In the excitement of basketball season starting, you may have missed North Carolina’s victory over Pittsburgh on Thursday night. Pitt entered the game with a 4-5 record, and needed to defeat the Heels to strenghten their bowl aspirations. North Carolina just wanted to beat a Power 5 team.
The Heels were successful in their mission. Along the way, we learned a few things.
The Heels have likely found their quaterback for the remainder of the season. After almost leading North Carolina to an upset against Miami two weeks ago, Elliott showed poise, toughness, and solid decision making in Pittsburgh. Finishing 20-31 for 235 yards and two TDs, Elliott’s most important stat was the big goose egg in the interception column. It showed promising growth and maturity after being picked off three times against the ‘Canes.
I have zero idea if Elliott is the quarterback of the future. His arm strtength is, to be polite, questionable. He isn’t as athletic as Chazz Surratt. There will undoubtedly be a fierce competition throughout next spring and summer. However, if the past two games have shown us anything, it’s that the team has responded to Elliott’s leadership. That counts for something.
Finally, the defense made key stops when they needed to. Though they were gashed on the ground to the tune of 4 touchdowns and 265 yards on 45 carries, they delivered enough big plays to derail the Panthers. None were more important than Cayson Collins’ fumble recovery on the the UNC goal line, which he promptly returned 66 yards to the Pittsburgh 34. Freeman Jones hit a field goal to close the half for a critical 10-point swing.
The defense showed up again on Pitt’s final two drives. Jalen Dalton recorded a sack on 3rd and 10, forcing a Pittsbirgh punt. UNC scored the winning touchdown on the ensuing drive. Then, Malik Carney recorded his fifth sack of the year on Pitt’s final drive, effectively forcing the Panthers to abandon the run game that had been so dominant. The Panthers punted a few plays later, and UNC iced the game.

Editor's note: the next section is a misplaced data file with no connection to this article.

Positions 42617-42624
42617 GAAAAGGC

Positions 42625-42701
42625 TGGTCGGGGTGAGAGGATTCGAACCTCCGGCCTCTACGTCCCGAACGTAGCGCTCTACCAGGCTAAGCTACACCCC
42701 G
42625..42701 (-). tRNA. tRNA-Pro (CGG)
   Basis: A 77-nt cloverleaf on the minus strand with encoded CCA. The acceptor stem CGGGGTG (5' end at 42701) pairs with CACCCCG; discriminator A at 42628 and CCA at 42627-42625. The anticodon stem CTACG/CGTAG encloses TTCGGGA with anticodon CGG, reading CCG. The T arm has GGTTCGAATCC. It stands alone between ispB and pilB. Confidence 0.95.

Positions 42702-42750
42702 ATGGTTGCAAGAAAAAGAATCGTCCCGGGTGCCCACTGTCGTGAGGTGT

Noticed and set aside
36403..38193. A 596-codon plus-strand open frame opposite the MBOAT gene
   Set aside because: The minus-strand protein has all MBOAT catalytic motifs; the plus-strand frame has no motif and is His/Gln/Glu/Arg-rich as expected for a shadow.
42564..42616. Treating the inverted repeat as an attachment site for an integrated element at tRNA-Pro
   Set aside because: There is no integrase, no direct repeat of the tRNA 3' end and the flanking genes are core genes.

The defense has not been as bad as their numbers indicate. Every week, they have continued to improve, and they are on pace to improve multiple stats from previous years. That was on display on Thursday night.
Part of the reason for the defensive success can be credited to the overall time of possession. North Carolina held the ball for 27:47, slightly more than their season average. Time of possession can be a tricky stat. Last year North Carolina beat Pitt depiste only having the ball for 18:51. However, on Thursday it was the way they maintained possession that was so helpful.
In the first half, an Anthony Ratliff-Williams touchdown pass put the finishing touches on a 10 play, 77 yard drive lasting 5:22. (Collins’ fumble recovery took place on Pitt’s next possession). Then, in the third quarter, the Heels had another long drive. This time, another Freeman Jones field goal capped a 15 play, 44 yard drive that lasted 6:11. Those seem like an eternity for anyone who has watched Larry Fedora’s offenses.
Against Pitt those drives provided critical rest for a defensive unit that has struggled to get off the field. For the first time since the second week of the season, the offense gave the defense the help it needed and a refreshed defense delivered. The result was a victory.